Jamie123

King Kong vs. Godzilla

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As a kid I totally loved the old Godzilla movies. Men in rubber lizard costumes knocking over cardboard boxes, painted to look like skyscrapers. Japanese people with poorly-dubbed American accents running away "in terror". One of my bitterest childhood memories was of our TV exploding twenty minutes into "King Kong vs. Godzilla" so I never saw the ending of it. (And this was after a Napoleonic campaign on the part of my brother and me to persuade our dad to let us stay up late to see it!) Furthermore, I then had to endure the twisted knife of next-day schoolyard discussions of the movie.

But at last I've learned what happened!

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Edited by Jamie123
typo

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6 hours ago, JohnsonJones said:

Your TV exploded!?

That seems rather dramatic.  How did that happen?

"Exploded" is a slight exaggeration. It started to emit smoke. My dad was worried the house was on fire, till he realized the source of the smoke and turned the TV off. He said "Don't worry, the house isn't on fire. It's just the TV" - which was cold comfort to me, who would gladly have seen the house burn to the ground if only I could have watched Godzilla.

This was in the days when TVs were always going wrong. You expected a visit from the TV repair man at least once a month, though sometimes my dad managed a successful "repair" himself by hammering the TV cabinet with his fist. (He had trained as a radar technician in the Royal Air Force.)

I liked it when the TV repair man came. I used to stand behind him and watch him working (which I'm sure he loved). The insides of the TV always fascinated me - especially the valves. I loved valves. The record player had valves in it too, and I sometimes used to get them out and play with them - pretend they were spaceships etc. (In case you don't know what a valve is, it's something a bit like a light bulb, that performs the same function as a transistor in modern electronics.)

 File:Triody var.jpg

 

Edited by Jamie123

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I have had many TV's, from the days of small Black and White Televisions, to the present with LCD screens, but I have to admit that thus far I've been blessed that none of them had those problems...yet.

That Black and White TV lasted two decades!  That's when the US made quality stuff (as opposed to everything being made in China today).

My wife on the otherhand relates a story where she burned down the house when she was young because of a faulty TV.  I suppose that could be a case of a malfunctioning TV.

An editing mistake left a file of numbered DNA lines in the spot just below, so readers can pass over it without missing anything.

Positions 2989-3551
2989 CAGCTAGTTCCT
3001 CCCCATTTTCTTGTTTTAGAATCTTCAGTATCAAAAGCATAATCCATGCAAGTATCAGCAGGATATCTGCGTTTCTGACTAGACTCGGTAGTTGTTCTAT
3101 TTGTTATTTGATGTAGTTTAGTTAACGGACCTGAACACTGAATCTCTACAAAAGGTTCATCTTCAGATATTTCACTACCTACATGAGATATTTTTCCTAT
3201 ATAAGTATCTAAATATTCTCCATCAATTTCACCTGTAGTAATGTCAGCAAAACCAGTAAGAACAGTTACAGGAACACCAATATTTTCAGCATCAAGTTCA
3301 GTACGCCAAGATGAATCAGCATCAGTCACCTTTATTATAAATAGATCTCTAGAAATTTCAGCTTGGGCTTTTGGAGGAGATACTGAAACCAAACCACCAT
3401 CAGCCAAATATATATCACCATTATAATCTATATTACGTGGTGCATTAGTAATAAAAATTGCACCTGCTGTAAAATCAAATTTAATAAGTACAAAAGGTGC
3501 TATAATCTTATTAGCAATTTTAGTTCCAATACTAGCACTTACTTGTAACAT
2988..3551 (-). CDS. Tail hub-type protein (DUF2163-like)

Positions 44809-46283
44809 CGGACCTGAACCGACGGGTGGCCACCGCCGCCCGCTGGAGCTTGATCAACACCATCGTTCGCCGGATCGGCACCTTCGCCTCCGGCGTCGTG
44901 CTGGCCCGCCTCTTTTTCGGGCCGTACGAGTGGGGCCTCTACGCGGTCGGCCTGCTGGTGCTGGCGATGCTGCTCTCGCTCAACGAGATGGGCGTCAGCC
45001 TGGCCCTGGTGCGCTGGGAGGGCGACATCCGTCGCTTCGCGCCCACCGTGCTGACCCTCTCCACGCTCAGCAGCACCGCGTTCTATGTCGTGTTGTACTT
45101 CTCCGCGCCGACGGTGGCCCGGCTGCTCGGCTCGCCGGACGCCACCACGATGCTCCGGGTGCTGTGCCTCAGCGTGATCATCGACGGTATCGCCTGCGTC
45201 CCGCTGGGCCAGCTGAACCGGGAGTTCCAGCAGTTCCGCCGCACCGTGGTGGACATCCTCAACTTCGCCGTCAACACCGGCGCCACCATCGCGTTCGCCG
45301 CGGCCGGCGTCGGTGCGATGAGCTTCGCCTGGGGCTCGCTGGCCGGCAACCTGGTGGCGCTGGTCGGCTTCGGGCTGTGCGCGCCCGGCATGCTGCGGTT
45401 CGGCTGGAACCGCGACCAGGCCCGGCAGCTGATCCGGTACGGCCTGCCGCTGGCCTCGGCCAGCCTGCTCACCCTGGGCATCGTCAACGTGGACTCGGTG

Edited by JohnsonJones

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1 hour ago, JohnsonJones said:

everything being made in China today

I'm very worried about China...as well as the decline of the US. One of these days, if we're not careful, China is going to break all Western security systems with their quantum computers. We seriously need to start teaching quantum technologies to our students, and stop saying "meh" about it just because "it's hard".

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23 hours ago, Jamie123 said:

One of these days, if we're not careful, China is going to break all Western security systems with their quantum computers.

I figured out how to do this  ^^  the other day during morning tea, but for now I'm, keeping to me myself. I'm not sure what I'll do during tomorrow's tea break. :) 

Edited by askandanswer

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11 hours ago, askandanswer said:

I figured out how to do this  ^^  the other day during morning tea, but for now I'm, keeping to me myself. I'm not what I'll do during tomorrow's tea break. :) 

I'm shaking in my shoes!

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9 minutes ago, Jamie123 said:

I've been trying to work out what that is. Is it a gum ball machine that's run out of gum?

Looks like a servo mechanism of some sort.

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16 hours ago, Vort said:

Looks like a servo mechanism of some sort.

 

15 hours ago, dprh said:

Looks like I was partly right:

Quote

Tom Servo is a red puppet that has a gumball machine (Carousel Executive Snack Dispenser) for a head, a body composed of a toy "Money Lover Barrel" coin bank and a toy car engine block, and a bowl-shaped hovercraft skirt (a Halloween "Boo Bowl") instead of legs.

It puts me in mind of "Tinribs" - a comic strip that appears in a very unpleasant British magazine called Viz. Young Tommy Taylor has an "incredible robot companion" built for him by his "brilliant professor" father. No one ever notices that Tinribs (as the "robot" is called) is nothing but a cardboard box on a skateboard with a few baked bean cans and the voicebox of a talking Barbie doll. All Tinribs ever says is "I'm Barbie and I love you very much!"

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Confession time: Once, many years ago, I was in my front room reading Viz, when I noticed two pristine-looking girls with black name badges heading up the garden path. I hid the magazine behind the couch before answering the door. I first of all thought was that they were Catholic nuns (in modern dress), but they told me they were Latter-day Saints. That was the first contact I ever had with any of you guys.

 

Edited by Jamie123

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